The Generic Mud Concept for NPDES Permitting of Offshore Drilling Discharges
- R.C. Ayers Jr. (Exxon Production Research Co.) | T.C. Sauer Jr. (Exxon Production Research Co.) | P.W. Anderson (U.S. Environmental Protection Agency)
- Document ID
- Society of Petroleum Engineers
- Journal of Petroleum Technology
- Publication Date
- March 1985
- Document Type
- Journal Paper
- 475 - 480
- 1985. Not subject to copyright. This document was prepared by government employees or with government funding that places it in the public domain.
- 4.1.5 Processing Equipment, 6.5.3 Waste Management, 1.11 Drilling Fluids and Materials, 1.6 Drilling Operations, 4.1.2 Separation and Treating
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U. S. Environmental Protection Agency (EPA) Region 11 granted the first offshore drilling National Pollution Discharge Elimination System (NPDES) permits to the Mid-Atlantic operators in 1978. The generic or standard mud concept was developed by the Offshore Operators Committee with EPA Region 11 to provide the agency with an understanding of and control over mud components and discharges without requiring the operators to perform redundant bioassay and chemical tests every time mud was discharged. The generic mud concept subsequently has been incorporated into permits issued by EPA Regions I, III, IV, VI, IX, and X. Eight basic mud types were defined that encompassed virtually all water-based muds used on the outer continental shelf (OCS). A bioassay test procedure, adapted from the EPA/U.S. Army Corps of Engineers' procedure for dredged material, was developed, and a test program was conducted on field mud samples representing each of the eight basic types. Operators were allowed to discharge muds of the eight types without conducting additional bioassays. Results of the test program indicate that all eight generic muds demonstrated low toxicity. The eight generic muds contain primarily major components and do not include specially chemicals sometimes required to remedy special drilling problems (e.g., lost-returns material, lubricants, and defoamers). This situation is being handled by using an "approved additive list" that names additives that do not affect mud toxicity significantly. The API is developing a standard bioassay procedure based on the Region II protocol for testing specialty chemicals in standard muds, and service companies already are using parts of this procedure to gain approval for use of their products.
In 1978, EPA Region II granted the first offshore drilling NPDES permits to operators drilling on leases in the Baltimore Canyon. As a permit condition, the operators were required to perform a jointly funded drilling-mud bioassay program. Before initiating the test program, the Offshore Operator Committee Task Force on Environmental Science, with EPA Region II, developed an acceptable drilling-mud bioassay procedure and a spectrum of eight general mud types that included essentially all water-based compositions. Previously, the agency had not recognized differences in water-based mud systems and had classified all muds in only two categories, oil- or water-based. The generic mud concept and the EPA Region II bioassay procedure evolved from this effort. The approach has proved to be practical, and the generic mud concept, supported by the Region II bioassay results, subsequently has been incorporated into permits issued by EPA Regions I, III, IV, VI, IX, and X.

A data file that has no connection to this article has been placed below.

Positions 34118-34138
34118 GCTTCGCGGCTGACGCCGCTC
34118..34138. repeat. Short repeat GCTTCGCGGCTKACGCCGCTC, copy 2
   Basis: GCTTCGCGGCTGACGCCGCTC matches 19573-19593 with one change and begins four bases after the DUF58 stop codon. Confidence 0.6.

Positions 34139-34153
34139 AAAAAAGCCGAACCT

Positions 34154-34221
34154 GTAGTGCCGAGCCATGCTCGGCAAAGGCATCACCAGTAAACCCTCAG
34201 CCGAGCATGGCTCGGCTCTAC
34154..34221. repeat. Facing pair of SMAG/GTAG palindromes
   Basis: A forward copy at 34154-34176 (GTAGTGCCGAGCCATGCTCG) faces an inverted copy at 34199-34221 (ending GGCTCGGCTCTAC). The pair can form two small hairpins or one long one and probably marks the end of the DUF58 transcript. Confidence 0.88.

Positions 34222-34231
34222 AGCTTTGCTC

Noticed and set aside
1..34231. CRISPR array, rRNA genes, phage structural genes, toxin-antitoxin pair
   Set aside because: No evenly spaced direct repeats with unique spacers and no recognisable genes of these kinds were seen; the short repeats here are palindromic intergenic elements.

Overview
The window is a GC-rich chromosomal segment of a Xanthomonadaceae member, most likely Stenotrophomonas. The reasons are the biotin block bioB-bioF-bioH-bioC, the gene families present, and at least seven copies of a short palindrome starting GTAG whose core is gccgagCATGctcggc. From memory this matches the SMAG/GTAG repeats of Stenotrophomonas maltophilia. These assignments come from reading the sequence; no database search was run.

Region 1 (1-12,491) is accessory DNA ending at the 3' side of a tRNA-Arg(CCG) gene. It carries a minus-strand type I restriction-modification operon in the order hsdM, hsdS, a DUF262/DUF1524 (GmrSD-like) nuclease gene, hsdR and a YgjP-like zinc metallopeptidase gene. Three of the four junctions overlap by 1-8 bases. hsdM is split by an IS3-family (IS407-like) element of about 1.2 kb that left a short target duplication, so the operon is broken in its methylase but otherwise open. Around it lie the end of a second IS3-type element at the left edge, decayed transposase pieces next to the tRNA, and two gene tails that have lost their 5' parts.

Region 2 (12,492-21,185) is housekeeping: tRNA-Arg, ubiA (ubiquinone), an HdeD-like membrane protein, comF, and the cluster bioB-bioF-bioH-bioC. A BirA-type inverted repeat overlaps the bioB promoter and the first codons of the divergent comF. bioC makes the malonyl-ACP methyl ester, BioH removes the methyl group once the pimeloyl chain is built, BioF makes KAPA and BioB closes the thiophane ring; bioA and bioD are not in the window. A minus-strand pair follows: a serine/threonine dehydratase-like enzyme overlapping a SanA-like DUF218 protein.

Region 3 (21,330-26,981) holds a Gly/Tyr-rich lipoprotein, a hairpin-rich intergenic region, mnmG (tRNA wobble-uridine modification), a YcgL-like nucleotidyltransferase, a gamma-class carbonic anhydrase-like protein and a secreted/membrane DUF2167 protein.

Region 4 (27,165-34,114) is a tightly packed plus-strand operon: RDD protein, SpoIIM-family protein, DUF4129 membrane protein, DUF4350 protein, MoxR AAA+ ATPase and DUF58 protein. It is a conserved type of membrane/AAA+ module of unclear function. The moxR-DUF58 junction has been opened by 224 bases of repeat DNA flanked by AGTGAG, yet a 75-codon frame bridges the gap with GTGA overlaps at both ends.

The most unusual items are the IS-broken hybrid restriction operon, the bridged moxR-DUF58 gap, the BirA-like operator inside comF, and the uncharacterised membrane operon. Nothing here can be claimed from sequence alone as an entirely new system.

Generic Mud Concept
The generic muds were identified by reviewing the permit requests and selecting the minimum number of mud permit requests and selecting the minimum number of mud systems that would cover all those named by the prospective permittees. Eight different mud systems were prospective permittees. Eight different mud systems were identified that encompass virtually all water-based muds used on the OCS (Table 1). Instead of naming a set concentration for each component in each mud system, concentration ranges were specified to allow the operators sufficient flexibility to drill safely. In the eight generic mud systems, only major components are specified. Specially additives (e.g., lost circulation materials and lubricity agents) needed for special drilling situations are not named. If an unanticipated need for a specially additive arises, the operator is required to submit data on the additive's chemical composition, usage rates, and toxicity to the EPA before its use. On the basis of this information, the EPA regional administrator approves or disapproves discharge of mud containing the additive on a case-by-case basis. If there is a continuing need for the additive, the operator then can submit bioassay data on mud containing the additive. Discharge would be allowed if the additive does not greatly increase mud toxicity. Once an additive becomes "approved" in this way, future discharge of muds containing the additive is allowed without conducting additional bioassays. Note that any of the generic muds may contain one or more specially additives; however, the presence of an approved specially additive in a generic mud does not change the generic mud type.
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